Fulfilling its mandate in challenging times - the SNB is prepared
Barbara Janom Steiner, President of the Bank Council
114th Ordinary General Meeting of Shareholders of the Swiss National Bank, Berne, 29.04.2022
The Swiss National Bank has been faced with a series of challenges for some time now. It has managed to meet these challenges appropriately and to fulfil its statutory mandate in full at all times, which cannot be taken for granted. The SNB is continuously developing so as to be able to honour its responsibilities in future as well. The fulfilment of its mandate, however, could be rendered more difficult, even threatened, by a series of demands being made of the SNB.
The SNB continued to see its operations significantly affected by the coronavirus pandemic last year. Thanks to the measures implemented, which had already proven their effectiveness in the previous year, the SNB was able to fulfil its mandate fully at all times despite the difficult conditions. As with the coronavirus pandemic, the SNB was also successful in its management of another extraordinary situation when, in relatively quick succession, two members of the Governing Board had to undergo medical procedures. Ongoing operations were not affected by these obstacles and the SNB was able to make decisions and to act, without restriction and at all times. The SNB demonstrated remarkable resilience and its organisation and governance proved their worth once again.
Although the accusations of bullying, discrimination and sexism levelled unexpectedly against the SNB in certain media reports in autumn 2020 turned out to be simply incorrect, the SNB undertook further HR improvements where appropriate. These included, first, optimising the processes for hiring, promotion and salary-setting, by building on the processes already in place; second, modernising the process for reporting violations of regulations, and aligning it with the latest standard; and third, further developing the diversity strategy and reviewing the basic conditions for work-life balance.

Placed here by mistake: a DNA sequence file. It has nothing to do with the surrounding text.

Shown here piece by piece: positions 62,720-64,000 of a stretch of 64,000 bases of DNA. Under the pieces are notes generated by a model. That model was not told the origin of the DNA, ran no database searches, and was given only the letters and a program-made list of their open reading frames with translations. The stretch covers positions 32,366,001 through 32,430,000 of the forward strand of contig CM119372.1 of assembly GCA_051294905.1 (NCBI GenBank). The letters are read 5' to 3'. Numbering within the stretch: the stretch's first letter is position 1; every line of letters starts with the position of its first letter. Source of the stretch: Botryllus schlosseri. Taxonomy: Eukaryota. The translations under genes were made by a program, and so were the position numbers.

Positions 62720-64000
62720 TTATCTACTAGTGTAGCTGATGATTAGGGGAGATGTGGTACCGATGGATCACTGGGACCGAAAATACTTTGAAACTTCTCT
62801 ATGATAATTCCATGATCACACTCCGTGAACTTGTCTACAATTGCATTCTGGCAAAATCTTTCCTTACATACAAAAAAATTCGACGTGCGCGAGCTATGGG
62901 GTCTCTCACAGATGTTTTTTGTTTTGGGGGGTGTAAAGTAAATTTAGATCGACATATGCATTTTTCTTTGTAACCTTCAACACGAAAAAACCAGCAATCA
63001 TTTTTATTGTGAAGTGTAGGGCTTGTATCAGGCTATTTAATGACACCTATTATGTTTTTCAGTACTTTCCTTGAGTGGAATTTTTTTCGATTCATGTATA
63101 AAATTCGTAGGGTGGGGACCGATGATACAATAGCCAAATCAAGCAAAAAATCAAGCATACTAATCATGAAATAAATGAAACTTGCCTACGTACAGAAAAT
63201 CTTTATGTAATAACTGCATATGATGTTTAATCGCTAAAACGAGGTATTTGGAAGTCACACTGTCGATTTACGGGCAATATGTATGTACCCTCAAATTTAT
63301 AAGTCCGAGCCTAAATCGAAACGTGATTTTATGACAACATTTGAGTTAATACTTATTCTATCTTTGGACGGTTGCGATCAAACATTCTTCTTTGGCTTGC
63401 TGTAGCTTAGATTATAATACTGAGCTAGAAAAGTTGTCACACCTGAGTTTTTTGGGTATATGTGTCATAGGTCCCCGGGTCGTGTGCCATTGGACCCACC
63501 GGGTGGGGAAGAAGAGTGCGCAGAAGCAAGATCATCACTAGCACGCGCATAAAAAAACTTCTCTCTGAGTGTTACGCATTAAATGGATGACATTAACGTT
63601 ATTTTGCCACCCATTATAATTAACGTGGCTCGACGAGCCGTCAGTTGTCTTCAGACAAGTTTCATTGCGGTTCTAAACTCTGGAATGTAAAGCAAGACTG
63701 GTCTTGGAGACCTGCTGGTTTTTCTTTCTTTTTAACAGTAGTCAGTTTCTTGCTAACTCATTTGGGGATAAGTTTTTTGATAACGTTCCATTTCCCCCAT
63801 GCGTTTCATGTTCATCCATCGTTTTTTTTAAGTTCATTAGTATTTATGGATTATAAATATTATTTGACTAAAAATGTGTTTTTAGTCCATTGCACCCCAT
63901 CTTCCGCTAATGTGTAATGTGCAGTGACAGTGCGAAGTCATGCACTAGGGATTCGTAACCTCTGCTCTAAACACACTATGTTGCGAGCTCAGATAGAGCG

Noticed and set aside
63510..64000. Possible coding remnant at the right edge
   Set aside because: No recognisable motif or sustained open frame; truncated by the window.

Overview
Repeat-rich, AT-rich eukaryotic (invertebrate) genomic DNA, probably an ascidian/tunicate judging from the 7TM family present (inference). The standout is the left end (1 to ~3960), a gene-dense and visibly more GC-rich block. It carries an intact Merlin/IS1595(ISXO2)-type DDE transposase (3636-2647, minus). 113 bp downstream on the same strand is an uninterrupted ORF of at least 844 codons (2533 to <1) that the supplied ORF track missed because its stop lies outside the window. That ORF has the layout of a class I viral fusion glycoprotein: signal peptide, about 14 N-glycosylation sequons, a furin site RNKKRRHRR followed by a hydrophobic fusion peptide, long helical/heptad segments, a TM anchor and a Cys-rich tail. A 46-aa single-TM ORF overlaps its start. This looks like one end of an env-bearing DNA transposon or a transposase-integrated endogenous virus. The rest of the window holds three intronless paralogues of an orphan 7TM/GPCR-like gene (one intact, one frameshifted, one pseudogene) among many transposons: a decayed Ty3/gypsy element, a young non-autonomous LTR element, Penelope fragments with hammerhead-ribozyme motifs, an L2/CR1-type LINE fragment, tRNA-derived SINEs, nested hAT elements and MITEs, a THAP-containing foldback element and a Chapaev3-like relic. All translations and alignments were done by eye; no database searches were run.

The improvements, which were endorsed by external organisations in the form of certifications and attestations of quality, lent further credence to the conviction that the SNB's HR processes are exemplary. While the prerequisites for the fulfilment of the SNB's mandate are assured internally by proven structures and highly qualified employees, such fulfilment is under growing threat from external influences: namely, the steady stream of new demands by external stakeholders concerning the use of the SNB's assets and profits, and the simultaneous rise of ambitions in this regard. Earmarking SNB profits, or some part of them, and expanding its mandate, would gravely jeopardise the fulfilment of the SNB's core task, which is to pursue a monetary policy serving the interests of the country as a whole. The SNB, therefore, must not be limited by extraneous stipulations as it performs a function of such eminent importance for our country.